Instant view: Japan economy contracts on quake damage
TOKYO (Reuters) - Japan's economy shrank more than expected in the first quarter as the devastating earthquake in March weighed on corporate capital spending and private consumption.
-- Gross domestic product shrank 0.9 percent in the first quarter, compared with a median market forecast for a 0.5 percent contraction. On an annualized basis, the economy shrank 3.7 percent against a forecast of a 2.0 percent contraction.
-- Net exports shaved 0.2 percentage point off GDP growth, against the median estimate that they would trim 0.1 point from the figure.
-- Private consumption, which accounts for about 60 percent of the economy, was down 0.6 percent against the median forecast of a 0.5 percent decline.
-- Corporate capital spending fell 0.9 percent against the market forecast of a 1.2 percent decline.
YOSHIKIYO SHIMAMINE, CHIEF ECONOMIST AT DAI-ICHI LIFE RESEARCH INSTITUTE
"In terms of the trend, things should improve in the April-June quarter. But the bulk of the January-March quarter was business as usual before the disaster, so in comparison, April-June could be even lower. So I think the effect of the disaster was very significant and it will take a long time to get back to previous levels.
"We expect to return to growth in the July-September quarter. But depending on the private sector, investment, how companies and consumers behave, and whether that leads growth, it could be even later.
"The Bank of Japan has done what it needs to do in terms of emergency action, so I don't think these figures will prompt any further action. But as the recovery builds up, demand for funds will grow, so they need to avoid any rise in interest rates."
TAKESHI MINAMI, CHIEF ECONOMIST, NORINCHUKIN RESEARCH INSTITUTE, TOKYO
"GDP was much weaker than expected with consumption especially weak. Today's data showed the economy has clearly contracted and the trend is expected to continue. The outlook also looks weak. The economy during the April-June period is likely to contract. Growth in July-September is likely to be very sluggish due to expected power shortages and supply chain problems.
"As the economy is expected to stay weak, the Bank of Japan may have to take further monetary easing measures, such as possibly increasing the amount of its purchases of Japanese government bonds."
SEIJI ADACHI, SENIOR ECONOMIST, DEUTSCHE SECURITIES, TOKYO
"Maybe the economy could grow slightly in second quarter, but the problem is the pace of the recovery. The pace could be very slow and very far away from normalization.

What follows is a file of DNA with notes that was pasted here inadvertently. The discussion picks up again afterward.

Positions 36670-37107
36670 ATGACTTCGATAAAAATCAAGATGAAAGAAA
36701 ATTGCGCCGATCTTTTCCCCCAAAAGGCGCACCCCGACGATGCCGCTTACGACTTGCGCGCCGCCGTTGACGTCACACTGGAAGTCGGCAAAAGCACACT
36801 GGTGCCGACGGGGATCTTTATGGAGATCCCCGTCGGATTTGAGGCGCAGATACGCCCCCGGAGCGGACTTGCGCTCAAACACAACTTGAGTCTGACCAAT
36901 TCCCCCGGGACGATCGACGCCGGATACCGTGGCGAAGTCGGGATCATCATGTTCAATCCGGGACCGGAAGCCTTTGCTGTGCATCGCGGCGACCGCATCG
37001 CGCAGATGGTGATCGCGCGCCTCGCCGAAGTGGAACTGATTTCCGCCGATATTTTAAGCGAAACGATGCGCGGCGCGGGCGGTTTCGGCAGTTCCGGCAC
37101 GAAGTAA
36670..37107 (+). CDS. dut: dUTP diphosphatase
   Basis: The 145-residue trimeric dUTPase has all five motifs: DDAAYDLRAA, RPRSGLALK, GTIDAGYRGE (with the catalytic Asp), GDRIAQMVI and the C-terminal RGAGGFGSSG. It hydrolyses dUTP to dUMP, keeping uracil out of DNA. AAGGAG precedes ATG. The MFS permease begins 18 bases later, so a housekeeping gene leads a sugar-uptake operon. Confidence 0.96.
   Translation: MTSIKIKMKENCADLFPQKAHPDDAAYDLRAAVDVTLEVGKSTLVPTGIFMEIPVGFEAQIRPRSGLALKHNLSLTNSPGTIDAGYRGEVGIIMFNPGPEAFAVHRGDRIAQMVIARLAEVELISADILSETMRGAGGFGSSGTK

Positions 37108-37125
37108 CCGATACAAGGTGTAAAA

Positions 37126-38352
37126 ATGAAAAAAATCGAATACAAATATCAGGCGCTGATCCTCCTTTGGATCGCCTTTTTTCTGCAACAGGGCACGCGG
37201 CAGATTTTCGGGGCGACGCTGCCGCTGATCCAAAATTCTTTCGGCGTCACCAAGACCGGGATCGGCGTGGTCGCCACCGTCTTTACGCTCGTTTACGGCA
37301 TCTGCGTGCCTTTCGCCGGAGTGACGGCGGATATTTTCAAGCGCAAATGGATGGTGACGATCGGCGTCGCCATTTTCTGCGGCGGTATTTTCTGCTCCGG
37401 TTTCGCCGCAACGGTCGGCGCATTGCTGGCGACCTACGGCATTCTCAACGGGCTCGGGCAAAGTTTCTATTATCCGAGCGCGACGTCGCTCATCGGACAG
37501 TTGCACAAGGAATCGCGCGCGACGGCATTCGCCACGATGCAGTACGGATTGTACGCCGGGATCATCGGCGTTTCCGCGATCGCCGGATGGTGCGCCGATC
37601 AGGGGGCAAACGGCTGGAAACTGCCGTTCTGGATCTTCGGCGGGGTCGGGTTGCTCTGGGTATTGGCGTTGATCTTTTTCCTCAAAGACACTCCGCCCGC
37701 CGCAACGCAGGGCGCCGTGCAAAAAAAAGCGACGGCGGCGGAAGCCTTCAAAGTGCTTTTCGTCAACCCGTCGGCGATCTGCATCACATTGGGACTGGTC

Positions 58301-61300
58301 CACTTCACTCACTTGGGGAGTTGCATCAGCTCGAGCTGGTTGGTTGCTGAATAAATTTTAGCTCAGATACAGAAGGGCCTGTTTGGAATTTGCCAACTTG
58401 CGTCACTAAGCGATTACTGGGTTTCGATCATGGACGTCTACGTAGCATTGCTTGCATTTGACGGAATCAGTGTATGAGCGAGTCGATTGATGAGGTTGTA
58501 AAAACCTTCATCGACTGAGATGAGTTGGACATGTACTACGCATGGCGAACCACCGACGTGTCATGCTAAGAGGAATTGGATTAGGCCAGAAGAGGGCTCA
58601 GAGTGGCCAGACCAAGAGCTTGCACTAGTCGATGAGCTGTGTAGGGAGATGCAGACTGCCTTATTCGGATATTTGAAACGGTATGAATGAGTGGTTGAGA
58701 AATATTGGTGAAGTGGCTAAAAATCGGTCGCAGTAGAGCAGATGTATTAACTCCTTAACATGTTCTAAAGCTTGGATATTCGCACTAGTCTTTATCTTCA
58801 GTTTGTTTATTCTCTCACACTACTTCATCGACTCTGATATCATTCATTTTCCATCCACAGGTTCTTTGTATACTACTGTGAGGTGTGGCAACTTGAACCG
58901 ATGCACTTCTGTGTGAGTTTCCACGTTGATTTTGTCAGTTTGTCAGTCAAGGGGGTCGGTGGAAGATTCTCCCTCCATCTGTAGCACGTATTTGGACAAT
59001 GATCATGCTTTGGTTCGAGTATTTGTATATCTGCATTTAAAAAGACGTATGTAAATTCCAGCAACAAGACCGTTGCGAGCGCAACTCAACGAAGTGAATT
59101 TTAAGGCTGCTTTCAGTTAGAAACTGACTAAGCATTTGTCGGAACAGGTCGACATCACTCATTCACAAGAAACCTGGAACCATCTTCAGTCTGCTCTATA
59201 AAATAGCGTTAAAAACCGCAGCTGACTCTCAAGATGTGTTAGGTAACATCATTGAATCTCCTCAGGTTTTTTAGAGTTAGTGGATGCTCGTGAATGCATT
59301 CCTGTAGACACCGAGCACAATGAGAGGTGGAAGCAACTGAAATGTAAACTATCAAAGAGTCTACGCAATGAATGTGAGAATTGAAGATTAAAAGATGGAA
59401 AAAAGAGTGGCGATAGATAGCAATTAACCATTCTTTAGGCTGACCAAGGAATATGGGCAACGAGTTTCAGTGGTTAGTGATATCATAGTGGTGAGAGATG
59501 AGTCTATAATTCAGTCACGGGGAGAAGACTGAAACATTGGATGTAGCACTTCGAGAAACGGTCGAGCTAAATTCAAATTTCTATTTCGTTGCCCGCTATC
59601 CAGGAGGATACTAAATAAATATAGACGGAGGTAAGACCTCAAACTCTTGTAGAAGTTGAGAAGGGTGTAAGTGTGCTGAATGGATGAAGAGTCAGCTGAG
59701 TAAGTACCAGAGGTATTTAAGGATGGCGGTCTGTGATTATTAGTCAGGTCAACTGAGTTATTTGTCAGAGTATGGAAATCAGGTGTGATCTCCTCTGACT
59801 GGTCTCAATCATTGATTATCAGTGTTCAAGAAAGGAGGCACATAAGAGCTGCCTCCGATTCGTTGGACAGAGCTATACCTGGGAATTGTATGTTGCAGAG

"I worry about the second quarter, which is the beginning of the new fiscal year. Many companies could revise down their capital expenditure plans.
"Consumption could have bottomed out in April, but looking at consumer sentiment indexes, they continue to decline. The reason is many consumers worry about future job conditions.
"The current government could postpone the plan for recovery until August, which is too late."
JUNKO NISHIOKA, CHIEF ECONOMIST, RBS SECURITIES, TOKYO
"The bigger-than-expected contraction stemmed partly from special factors such as strong growth in imports, while the drop in private consumption was not surprisingly big. The outlook for the economy's recovery in the third quarter remains unchanged although the extent of the rebound remains uncertain with the government yet to unveil the size of the second extra budget.
"One thing to note is the bigger-than-expected GDP deflator, which counters some projections that the output gap would shrink due to supply constraints sparked by the earthquake and tsunami. It indicates consumption is deteriorating at a faster pace than the fall in supply, boding ill for Japan's efforts to escape deflation.
"A domestic demand-led recovery seems distant as higher commodity prices are seen denting household purchasing power, meaning the BOJ needs to stick to its ultra-loose policy for a longer period than expected."
-- Japan is facing its worst crisis since World War Two after a 9.0 magnitude earthquake and deadly tsunami battered its northeast coast on March 11, leaving more than 24,000 dead or missing and crippling a nuclear plant.
-- Analysts expect the economy to emerge from a downturn sometime in the autumn with an easing of supply constraints, such as supply chain disruptions and power shortages that have weighed on factory output.
-- The Bank of Japan eased monetary policy days after the earthquake and has signaled its readiness to act again if damage from the disaster threatens the economy's return to a moderate recovery by hurting business and household sentiment.
(Reporting by Leika Kihara and Stanley White; Additional reporting by Chikafumi Hodo, Rie Ishiguro and Isabel Reynolds; Editing by Edmund Klamann)
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